The first postwar "Imagine if..." dramatizations of the Russians conquering and enslaving America, Is This Tomorrow? was published in 1947 by the Catechetical Guild Educational Society of St. Paul, Minnesota. At ten cents a copy, this fifty-two page, full-color comic book was a smashing success. It enjoyed several reprintings, and was used as a giveaway, presumably distributed to church groups.
After a while, Allen Ginsberg enjoyed doing just about everything else but cigarette smoking. And he had the politics to support this one eventual self-prohibition, best expressed in his song called "Don't Smoke (Put Down Your Cigarette Rag)." Here is a RealAudio version of the recording, and here is an MP3 version. It's a 9 billion dollar capitalist joke.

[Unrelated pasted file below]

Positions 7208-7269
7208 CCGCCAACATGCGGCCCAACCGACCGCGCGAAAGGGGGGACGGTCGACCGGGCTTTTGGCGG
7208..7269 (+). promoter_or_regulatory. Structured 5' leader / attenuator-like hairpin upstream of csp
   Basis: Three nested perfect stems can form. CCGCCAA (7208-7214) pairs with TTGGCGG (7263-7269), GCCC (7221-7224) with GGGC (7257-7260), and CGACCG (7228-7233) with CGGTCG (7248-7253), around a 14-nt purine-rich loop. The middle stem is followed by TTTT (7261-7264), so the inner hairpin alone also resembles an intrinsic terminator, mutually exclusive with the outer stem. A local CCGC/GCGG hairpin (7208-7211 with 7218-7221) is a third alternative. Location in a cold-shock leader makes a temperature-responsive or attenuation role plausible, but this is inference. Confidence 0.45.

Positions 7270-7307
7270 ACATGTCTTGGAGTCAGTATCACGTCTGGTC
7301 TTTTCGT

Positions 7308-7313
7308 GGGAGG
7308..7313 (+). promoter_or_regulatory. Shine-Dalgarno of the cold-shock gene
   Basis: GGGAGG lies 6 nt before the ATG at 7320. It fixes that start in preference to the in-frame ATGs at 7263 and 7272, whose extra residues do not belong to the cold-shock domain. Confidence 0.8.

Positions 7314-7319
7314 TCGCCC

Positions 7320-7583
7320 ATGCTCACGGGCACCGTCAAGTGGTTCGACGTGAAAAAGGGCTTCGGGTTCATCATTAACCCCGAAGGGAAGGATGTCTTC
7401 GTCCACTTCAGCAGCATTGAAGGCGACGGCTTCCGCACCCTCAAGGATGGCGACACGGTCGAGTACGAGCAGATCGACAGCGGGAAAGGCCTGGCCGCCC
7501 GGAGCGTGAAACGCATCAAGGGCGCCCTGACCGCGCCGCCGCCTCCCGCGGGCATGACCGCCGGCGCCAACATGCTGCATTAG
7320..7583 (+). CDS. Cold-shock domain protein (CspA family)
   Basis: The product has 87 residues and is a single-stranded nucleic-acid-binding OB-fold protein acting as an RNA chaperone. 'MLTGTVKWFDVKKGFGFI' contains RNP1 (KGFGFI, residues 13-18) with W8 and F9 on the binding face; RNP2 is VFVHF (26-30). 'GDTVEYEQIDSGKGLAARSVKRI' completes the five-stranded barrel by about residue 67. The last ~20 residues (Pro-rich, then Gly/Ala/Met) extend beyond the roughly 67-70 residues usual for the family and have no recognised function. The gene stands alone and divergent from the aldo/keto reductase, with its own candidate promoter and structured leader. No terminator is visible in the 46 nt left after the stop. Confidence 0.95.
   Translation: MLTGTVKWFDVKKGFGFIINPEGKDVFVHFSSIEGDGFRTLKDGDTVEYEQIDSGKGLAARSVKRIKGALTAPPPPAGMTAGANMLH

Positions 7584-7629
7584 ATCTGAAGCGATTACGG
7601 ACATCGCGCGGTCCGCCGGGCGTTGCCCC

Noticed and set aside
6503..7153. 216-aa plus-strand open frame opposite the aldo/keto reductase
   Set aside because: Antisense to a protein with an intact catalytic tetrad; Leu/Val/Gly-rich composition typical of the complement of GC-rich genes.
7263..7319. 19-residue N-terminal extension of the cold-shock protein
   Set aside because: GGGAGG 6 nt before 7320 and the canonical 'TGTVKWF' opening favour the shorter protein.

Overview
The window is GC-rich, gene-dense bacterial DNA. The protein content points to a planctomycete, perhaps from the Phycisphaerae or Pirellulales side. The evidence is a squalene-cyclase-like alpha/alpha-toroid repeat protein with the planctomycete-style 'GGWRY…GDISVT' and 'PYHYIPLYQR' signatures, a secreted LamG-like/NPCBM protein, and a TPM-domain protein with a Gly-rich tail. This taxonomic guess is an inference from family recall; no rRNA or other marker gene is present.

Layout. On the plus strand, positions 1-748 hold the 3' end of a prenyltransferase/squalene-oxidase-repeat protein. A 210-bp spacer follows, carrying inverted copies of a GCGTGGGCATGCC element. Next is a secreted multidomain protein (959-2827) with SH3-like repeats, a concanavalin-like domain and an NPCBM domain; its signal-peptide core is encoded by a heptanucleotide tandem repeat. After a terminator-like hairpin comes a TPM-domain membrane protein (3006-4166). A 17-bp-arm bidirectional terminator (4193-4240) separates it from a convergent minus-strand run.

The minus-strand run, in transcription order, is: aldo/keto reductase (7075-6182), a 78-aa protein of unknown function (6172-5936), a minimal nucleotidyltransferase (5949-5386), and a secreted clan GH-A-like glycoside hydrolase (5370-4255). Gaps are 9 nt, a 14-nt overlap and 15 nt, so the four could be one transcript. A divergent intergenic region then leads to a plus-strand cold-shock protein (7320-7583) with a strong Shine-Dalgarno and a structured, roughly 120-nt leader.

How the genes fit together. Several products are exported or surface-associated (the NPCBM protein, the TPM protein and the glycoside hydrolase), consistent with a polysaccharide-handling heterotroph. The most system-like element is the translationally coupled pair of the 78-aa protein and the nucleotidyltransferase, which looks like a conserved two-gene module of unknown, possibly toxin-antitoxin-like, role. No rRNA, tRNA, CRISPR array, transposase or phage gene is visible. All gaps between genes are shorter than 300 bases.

Many poets who lived to old age have registered in verse what it must be like to see or sense an "I" so old, so long ago, so outmoded, that such a version of the self is unrecognizable, other. Stevens' "Long and Sluggish Lines" is just one of several poems he wrote in his seventies in this vein. But Stevens died at a merely 76. Carl Rakosi died at 100. To celebrate his 99th birthday, we at the Writers House invited him to read.
In her 1986 book Parts of a Wedding, Alice Notley published a poem I especially admire, called "I the People." (It was republished in Grave of Light: New & Selected Poems, 1970-2005.) The text of the poem is here.